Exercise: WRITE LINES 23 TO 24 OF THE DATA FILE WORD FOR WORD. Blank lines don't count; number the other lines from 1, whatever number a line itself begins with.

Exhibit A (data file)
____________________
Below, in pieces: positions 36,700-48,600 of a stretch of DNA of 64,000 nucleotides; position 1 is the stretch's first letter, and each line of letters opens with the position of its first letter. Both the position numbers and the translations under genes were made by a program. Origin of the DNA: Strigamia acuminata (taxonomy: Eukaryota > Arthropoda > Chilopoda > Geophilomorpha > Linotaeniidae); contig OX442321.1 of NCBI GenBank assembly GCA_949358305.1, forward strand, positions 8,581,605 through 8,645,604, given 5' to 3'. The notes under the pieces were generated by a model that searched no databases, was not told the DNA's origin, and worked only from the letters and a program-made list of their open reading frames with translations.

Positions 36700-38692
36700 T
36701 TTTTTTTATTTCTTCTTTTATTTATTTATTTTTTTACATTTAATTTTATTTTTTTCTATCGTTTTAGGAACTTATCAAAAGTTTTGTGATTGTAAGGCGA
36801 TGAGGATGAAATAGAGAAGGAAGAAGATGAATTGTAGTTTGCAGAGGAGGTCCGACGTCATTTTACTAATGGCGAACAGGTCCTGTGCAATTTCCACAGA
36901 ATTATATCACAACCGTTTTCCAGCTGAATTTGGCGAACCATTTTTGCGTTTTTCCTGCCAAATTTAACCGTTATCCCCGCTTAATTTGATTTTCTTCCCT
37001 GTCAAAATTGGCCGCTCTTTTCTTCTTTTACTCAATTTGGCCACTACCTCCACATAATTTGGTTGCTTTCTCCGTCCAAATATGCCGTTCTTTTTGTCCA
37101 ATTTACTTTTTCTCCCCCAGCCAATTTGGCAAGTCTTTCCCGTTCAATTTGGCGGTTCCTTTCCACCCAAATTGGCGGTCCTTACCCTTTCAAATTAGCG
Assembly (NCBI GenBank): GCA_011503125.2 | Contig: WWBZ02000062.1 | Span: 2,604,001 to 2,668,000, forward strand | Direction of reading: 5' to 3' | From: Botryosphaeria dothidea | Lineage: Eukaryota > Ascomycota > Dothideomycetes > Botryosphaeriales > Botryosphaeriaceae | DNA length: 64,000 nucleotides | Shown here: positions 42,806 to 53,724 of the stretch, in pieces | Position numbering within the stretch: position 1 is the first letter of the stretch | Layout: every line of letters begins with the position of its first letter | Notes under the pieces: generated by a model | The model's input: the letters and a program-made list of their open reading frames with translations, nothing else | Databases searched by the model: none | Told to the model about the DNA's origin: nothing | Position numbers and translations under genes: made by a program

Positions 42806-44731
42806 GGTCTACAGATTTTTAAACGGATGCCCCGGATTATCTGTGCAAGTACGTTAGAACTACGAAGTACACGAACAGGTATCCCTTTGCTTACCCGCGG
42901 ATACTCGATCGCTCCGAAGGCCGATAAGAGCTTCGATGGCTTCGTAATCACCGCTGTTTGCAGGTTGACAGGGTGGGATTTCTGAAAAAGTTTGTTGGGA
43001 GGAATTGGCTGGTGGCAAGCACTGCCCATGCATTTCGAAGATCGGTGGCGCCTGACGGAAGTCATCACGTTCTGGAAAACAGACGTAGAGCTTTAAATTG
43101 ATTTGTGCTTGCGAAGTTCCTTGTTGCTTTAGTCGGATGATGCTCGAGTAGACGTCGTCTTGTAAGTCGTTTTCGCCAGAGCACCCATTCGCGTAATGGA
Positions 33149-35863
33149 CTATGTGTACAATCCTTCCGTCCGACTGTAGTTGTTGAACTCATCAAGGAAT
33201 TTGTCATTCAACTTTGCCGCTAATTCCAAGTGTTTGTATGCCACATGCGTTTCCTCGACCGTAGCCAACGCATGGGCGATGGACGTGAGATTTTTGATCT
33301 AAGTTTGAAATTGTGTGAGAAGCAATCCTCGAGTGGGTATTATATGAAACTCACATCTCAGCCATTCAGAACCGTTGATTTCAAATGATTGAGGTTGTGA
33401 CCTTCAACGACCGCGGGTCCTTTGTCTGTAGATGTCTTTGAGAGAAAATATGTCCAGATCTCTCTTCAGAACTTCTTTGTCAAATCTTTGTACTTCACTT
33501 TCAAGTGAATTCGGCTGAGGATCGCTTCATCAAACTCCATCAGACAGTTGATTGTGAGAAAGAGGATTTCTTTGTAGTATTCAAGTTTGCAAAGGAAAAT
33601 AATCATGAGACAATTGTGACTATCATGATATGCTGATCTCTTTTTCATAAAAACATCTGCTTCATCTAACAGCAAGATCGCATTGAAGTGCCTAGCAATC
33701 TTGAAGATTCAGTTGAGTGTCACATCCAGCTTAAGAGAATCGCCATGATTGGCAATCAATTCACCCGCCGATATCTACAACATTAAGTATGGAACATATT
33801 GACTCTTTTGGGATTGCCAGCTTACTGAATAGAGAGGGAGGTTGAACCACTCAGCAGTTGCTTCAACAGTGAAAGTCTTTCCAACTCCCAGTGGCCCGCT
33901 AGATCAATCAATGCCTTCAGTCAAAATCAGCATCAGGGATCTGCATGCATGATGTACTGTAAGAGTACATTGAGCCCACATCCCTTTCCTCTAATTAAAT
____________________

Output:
33801 GACTCTTTTGGGATTGCCAGCTTACTGAATAGAGAGGGAGGTTGAACCACTCAGCAGTTGCTTCAACAGTGAAAGTCTTTCCAACTCCCAGTGGCCCGCT
33901 AGATCAATCAATGCCTTCAGTCAAAATCAGCATCAGGGATCTGCATGCATGATGTACTGTAAGAGTACATTGAGCCCACATCCCTTTCCTCTAATTAAAT